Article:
The Honorable Alex Kozinski immediately posed the question—by way of an analogy to scientists who stare at the stars—of why should someone be able to get a gene patent just because there was a significant amount of effort put in to discover that gene. Throughout the event, Judge Kozinski took on the role of the generalist judge, who would need to be convinced that the invention in the lab is anything other than a product of nature. Professor David Winickoff of UC Berkeley followed that question up by discussing James Watson’s amicus brief and the idea that genes are both symbolic in our culture and shared by all humans, thus making them a unique item in our world.

Emerging Patent Law Policy Issues for in 2013

From implementation of sections of the Leahy-Smith America Invents Act to anticipated decisions from the Supreme Court, we can expect changes to the patent system that will affect the high tech and biotechnology industries, start up companies and established businesses of all sizes. Just some of the developments we can expect to see include a determination of whether genes are patentable, proposed legislation addressing the litigation strategies of non practicing entities, and harmonization of the US with much of the world through the implementation of the first-to-file patent application system and the introduction of an international design patent application process.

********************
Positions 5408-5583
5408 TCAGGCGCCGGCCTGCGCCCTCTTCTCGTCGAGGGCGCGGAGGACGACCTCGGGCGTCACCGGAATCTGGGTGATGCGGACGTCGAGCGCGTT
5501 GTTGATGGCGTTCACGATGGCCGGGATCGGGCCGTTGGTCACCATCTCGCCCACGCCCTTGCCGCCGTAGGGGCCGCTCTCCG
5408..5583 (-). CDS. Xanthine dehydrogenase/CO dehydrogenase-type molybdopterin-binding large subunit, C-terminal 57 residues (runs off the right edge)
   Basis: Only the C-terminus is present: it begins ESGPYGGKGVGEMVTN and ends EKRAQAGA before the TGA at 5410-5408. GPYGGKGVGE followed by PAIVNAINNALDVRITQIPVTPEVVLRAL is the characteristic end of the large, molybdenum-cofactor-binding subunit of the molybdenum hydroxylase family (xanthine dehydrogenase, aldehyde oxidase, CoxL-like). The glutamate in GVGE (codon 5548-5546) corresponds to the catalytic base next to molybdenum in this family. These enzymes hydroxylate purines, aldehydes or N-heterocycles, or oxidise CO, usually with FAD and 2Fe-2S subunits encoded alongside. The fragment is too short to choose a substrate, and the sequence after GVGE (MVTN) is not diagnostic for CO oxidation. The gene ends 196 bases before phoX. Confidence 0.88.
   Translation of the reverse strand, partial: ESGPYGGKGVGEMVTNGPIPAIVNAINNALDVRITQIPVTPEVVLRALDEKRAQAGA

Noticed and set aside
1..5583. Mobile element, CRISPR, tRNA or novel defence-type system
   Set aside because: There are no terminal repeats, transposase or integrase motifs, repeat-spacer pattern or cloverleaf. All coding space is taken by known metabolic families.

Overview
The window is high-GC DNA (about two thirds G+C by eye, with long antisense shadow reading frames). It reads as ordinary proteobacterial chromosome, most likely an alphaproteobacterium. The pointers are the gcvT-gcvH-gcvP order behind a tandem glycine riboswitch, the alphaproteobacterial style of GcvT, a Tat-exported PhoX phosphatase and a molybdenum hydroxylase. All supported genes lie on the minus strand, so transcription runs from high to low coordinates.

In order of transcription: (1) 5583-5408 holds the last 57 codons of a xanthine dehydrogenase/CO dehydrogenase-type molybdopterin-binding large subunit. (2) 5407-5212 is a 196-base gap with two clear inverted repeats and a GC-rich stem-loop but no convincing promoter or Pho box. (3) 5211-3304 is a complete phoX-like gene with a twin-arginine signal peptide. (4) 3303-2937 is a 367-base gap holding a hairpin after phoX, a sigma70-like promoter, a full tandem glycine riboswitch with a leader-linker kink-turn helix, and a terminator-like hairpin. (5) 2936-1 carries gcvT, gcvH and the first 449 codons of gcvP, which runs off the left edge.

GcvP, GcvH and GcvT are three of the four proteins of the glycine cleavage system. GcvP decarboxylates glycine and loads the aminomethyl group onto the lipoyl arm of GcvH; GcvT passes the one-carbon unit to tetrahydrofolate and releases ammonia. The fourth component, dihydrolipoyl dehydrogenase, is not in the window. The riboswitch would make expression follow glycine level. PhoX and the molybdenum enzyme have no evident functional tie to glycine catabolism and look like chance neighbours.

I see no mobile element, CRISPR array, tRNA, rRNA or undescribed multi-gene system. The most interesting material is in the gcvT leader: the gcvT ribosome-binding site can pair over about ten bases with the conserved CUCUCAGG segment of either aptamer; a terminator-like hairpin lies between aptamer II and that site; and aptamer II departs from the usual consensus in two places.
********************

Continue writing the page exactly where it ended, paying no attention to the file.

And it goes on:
Gene Patents: Getting Beyond Witch Trials

The USPTO Roundtable on genetic testing exposed claims that have driven the debate so far to a rare scrutiny.  Perhaps the bonfires being prepared for the accused are premature. One critic condemned universities issuing exclusive licenses as culprits responsible for preventing physician-run laboratories “that are begging to do the test” from offering competing testing services. The underlying notion appears that exclusive licensees who spend millions on test development and clinical validation actually provide shoddy lab work in practice, and that physician-run laboratories could do a better job. If so, no supporting evidence was given.